I have to thank you readers for thinking so much about my health. I mean, how else can I explain the last two selections for my Test Kitchen project, where I cook recipes from the pages of Food and Wine magazine?
Last month you all told me to try a healthy braised swordfish recipe and this month’s winning selection (with 49 percent of the votes) is a vegetarian chili — and I’m not even vegetarian! (I would have easily gone for the maple-chipotle hot wings, with 27 percent, or the Sichuan shrimp with mung noodles, with 23 percent.)
But you’re the boss, so off I went with my shopping list and since this was vegetarian I was able to get most of the fresh ingredients from my farmers market. As always, you can get the complete recipe from Food and Wine’s Web site here.
Here’s how it went when I started cooking in my kitchen:
I started off by prepping the vegetables, which were the stars of this chili. The main vegetables were red bell pepper, parsnips and carrots — all at their peak this season. (Well, except the bell pepper, which you can get all the time.) Other things going into the chili came mostly from the can, including hominy and peeled Italian tomatoes.
In my Dutch oven, I started off by sweating the onions and garlic and then added in the three main vegetables. After they browned a bit, I added in the chili powder and ground cumin (the heat allows the spices to release their flavors). This is also a good time to season the vegetables with some salt.
The recipe said to blend the canned chipotle and the Italian tomatoes into a puree. Because I don’t have a blender, I just dumped everything into a pot and used my handy hand-blender that I use to puree soup. Now, here’s where I have a confession (or more like a complaint against the copy of the Food and Wine recipe). The recipe calls for “1 canned chipotle in adobo, plus 1 tablespoon adobo sauce.”
I’ve never used canned chipotle, but was able to find it in the Mexican aisle of my grocery store. Well, in the ingredient list the chipotle was listed after “One 14-ounce can peeled Italian tomatoes.” So in my mind I was thinking “can” and didn’t realize the recipe said “canned” as an adjective and not an object. (Oooh, the editor comes out to play!)
So basically I dumped the entire can of chipotle and the sauce in with the tomatoes. The can was one of those small cans, I think maybe 6 ounces or something like that.
I dumped the puree into the pot along with the hominy and some water. The recipe also says to throw in the kidney beans at this time, but I don’t like to have super soft beans since I just use canned kidney beans, so I added this near the end. I let the pot of chili cook for 20 minutes like the recipe said until the vegetables were tender.
When the chili is done, you can taste it to add more seasoning if needed. But if some of you are familiar with using canned chipotle peppers, then you know that my chili turned out to be a four-alarm fire-hot chili, so even tasting it to see if it needed seasoning was traumatic for me.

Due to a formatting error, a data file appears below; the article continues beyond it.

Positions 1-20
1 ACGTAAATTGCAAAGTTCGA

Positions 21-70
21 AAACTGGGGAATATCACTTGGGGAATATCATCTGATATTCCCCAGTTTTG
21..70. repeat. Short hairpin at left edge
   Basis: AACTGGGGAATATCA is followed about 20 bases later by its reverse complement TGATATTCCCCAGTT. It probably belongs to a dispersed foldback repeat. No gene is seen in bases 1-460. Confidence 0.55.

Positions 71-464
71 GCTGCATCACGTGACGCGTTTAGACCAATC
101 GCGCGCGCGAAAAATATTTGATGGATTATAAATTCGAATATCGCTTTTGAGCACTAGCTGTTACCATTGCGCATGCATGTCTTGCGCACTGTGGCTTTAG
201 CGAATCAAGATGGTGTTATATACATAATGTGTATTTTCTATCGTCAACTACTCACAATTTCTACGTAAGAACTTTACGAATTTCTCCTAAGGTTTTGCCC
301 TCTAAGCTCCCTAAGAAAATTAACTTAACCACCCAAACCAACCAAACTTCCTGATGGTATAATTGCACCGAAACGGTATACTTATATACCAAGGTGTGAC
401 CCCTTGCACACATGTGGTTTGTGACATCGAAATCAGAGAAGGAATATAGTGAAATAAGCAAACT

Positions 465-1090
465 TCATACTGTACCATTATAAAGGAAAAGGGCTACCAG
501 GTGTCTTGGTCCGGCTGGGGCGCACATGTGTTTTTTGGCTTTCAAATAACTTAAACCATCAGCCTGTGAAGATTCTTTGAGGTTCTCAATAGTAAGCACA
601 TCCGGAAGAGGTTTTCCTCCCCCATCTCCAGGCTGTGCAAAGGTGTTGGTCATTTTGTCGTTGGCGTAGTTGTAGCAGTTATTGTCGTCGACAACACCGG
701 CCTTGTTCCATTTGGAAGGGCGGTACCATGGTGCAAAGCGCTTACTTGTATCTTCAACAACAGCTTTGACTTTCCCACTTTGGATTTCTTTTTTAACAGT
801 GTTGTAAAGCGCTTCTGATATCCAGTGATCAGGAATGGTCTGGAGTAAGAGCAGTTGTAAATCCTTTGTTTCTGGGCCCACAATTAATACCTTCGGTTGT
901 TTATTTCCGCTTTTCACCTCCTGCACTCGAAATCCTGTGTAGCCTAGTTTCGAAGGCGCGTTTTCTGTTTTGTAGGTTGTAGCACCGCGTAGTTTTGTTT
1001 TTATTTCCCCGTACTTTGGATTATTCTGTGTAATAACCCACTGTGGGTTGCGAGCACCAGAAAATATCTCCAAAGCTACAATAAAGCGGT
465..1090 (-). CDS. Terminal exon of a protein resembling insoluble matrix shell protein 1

Needless to say, I spent the night sweating as I ate just half a bowl of chili, and I cursed Food and Wine for putting on a recipe that was so fiery hot without a warning.
Then a few days later, I checked the recipe again, my mouth still burning mad, and read carefully that I really only needed to add one chipotle pepper from the can and not the entire can. ARGH!!%A@$!!@!
Anywho, here’s how my chili turned out. It looks so harmless in a photo when you can’t taste it. The recipe says to serve it with red onions, sour cream, cilantro and chips. Again, I hate it when they tell you to use so many garnishes. I skipped the red onions because I’m not such a fan of onions, and also the sour cream because of my cholesterol. I ate the chili with sweetened iced tea, which really helped a lot.
My tips and warnings about this recipe:
- Read the ingredient list carefully. When they say “canned chipotle” they mean one chipotle from a can, not one entire can. If you like your chili super spicy, then you can add more heat by either adding another chipotle pepper or using more of the adobo sauce from the can.
- If you use canned beans like I did, you might want to add them to the pot about 10 minutes before the vegetables are ready so that you don’t have really mushy beans.
- This really is a nice base for regular chili with meat, so you can add the ground beef or pork after you sweat the onions and before you add the vegetables.
- Read the ingredient list carefully. They really should have written it as “1 chipotle pepper in adobo sauce from the can, with 1 tablespoon of sauce.”
Taste: After I realized my error in reading the poorly written Food and Wine recipe, I made a second pot of the chili. (I ended up using some leftover ground lamb I had in my freezer just because I wanted to use it up.) The overall taste of the chili was better, and not as traumatically hot. In fact, it almost tasted bland. In the end, I did like the vegetable base of this recipe and it was really simple, and the flavors tasted better (like most chili and stews) after it sat in the refrigerator for a day.
Overall Grade: C (I originally was going to give it an F because of the intense heat, but since I was partly to blame for not reading the recipe carefully, I upgraded it because it is simple and tasted OK. Still, I wished the recipe had a section on adjusting the heat to your taste and that it was better written! Points off for that!)
Don’t forget to vote in the poll on the upper right hand column to see which recipe I should be testing next from the March edition of Food and Wine. By then I think my tongue should have healed and I should have my taste buds back!
Previous test kitchens:
Penne Rigate with Spicy Braised Swordfish
Five-spice Glazed Sweet Potatoes and Walnut Toffee
Smoky Shrimp and Chorizo Soup
Rabbit Ragout with Soppressata and Pappardelle